Secondly, there is need to alter the military doctrine and democratize the military and make it more accountable. In Pakistan, army is the virtual power centre and often in control of political space, dictating foreign policy. However, subtle nuances of power are also enjoyed by the Indian army, which may be subservient to political control but continues to be a holy cow that cannot be held accountable.
Thirdly, peace process needs to be understood as a continuing project. Peace cannot be achieved overnight. It needs constant talking and negotiating. It requires talks without setting preconditions. There is need to gradually work for a shift from mutual distrust and hostility to mutual trust and friendship with a holistic approach. Given that hostilities between the two countries are based on enmasse de-humanisation of the other, the peace process must look at a process of humanisation that is decentralized, people based and people oriented. People should be central to peace process which needs to be made more inclusive for its longevity and sustainability.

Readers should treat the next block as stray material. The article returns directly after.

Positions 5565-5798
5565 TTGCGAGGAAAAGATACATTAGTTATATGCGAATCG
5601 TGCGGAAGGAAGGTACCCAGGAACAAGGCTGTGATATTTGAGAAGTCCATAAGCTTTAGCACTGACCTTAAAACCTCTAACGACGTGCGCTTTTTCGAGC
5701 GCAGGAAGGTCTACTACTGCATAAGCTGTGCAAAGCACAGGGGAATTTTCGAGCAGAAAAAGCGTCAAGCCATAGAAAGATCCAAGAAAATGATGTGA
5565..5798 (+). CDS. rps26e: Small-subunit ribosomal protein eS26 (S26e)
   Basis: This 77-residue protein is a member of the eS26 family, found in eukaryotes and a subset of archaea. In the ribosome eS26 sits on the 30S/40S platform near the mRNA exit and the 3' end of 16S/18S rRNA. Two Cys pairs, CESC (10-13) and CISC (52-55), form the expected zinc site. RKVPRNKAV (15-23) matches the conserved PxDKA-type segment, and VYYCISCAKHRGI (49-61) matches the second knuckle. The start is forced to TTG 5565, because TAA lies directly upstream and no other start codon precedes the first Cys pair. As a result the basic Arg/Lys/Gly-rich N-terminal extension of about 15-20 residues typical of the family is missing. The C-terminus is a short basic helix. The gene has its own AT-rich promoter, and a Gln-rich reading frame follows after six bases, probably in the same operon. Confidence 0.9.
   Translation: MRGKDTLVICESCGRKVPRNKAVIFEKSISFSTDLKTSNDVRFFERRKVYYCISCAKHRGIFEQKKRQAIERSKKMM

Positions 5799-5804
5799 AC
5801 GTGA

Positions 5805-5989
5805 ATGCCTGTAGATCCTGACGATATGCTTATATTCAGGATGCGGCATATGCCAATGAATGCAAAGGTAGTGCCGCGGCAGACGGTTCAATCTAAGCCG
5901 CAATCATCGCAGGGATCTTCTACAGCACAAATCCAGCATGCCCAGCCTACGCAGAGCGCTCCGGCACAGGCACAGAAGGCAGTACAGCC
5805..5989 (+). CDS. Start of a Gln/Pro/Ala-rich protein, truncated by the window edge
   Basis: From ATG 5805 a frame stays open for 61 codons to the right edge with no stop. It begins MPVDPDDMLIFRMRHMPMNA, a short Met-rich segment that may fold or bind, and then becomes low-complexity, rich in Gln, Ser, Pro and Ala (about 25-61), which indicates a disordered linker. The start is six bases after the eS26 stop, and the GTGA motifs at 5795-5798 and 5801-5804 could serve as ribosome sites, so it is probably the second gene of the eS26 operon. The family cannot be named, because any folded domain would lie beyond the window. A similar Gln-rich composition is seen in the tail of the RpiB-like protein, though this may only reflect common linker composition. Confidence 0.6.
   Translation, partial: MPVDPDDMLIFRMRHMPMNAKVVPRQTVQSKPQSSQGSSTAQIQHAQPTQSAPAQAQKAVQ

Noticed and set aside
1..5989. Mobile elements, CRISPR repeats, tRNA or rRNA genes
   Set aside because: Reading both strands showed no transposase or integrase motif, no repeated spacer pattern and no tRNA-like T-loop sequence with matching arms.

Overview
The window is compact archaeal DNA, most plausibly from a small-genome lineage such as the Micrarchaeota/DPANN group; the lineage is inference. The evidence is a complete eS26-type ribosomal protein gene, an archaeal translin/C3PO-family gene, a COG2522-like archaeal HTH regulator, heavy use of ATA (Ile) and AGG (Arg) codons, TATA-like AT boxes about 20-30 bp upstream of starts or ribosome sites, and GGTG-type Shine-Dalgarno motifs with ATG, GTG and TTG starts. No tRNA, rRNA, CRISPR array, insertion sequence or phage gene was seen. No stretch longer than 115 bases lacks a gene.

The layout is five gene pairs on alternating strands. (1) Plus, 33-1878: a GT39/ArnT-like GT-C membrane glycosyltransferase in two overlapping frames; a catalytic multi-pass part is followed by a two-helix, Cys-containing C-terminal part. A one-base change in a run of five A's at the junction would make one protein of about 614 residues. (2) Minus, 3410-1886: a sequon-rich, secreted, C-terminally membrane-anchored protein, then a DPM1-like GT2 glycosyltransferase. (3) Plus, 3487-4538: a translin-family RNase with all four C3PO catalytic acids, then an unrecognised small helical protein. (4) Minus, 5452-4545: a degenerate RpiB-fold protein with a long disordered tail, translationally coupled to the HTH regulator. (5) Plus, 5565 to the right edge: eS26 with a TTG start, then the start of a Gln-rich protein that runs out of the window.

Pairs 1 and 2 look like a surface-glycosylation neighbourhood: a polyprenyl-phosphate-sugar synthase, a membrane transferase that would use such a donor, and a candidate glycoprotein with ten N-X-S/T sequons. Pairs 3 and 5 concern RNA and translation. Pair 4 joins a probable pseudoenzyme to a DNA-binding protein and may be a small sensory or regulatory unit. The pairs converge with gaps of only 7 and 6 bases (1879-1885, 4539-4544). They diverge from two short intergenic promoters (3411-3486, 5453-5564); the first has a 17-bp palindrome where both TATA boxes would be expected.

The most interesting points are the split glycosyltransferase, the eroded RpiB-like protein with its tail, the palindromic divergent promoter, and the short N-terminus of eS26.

One set of people central to this humanisation project should be the border people who bear the direct consequence of hostility, war or no war, escalation of violence or comparative calm. They were pushed to the margins not by accident of geography but by the accident of history that carved new cartographies bringing margins closer to them. There were upheavals in 1947 when peoples on the two sides were distributed their territories like spoils and maximum brunt continues to be borne by those who live on the fringes of these territories. Their yearning and desire for peace must be heeded as this human cost of war is becoming too unbearable. As Nobel laureate Bob Dylan wrote and sang: How many deaths will it take till he knows too many people have died.
News Updated at : Sunday, May 27, 2018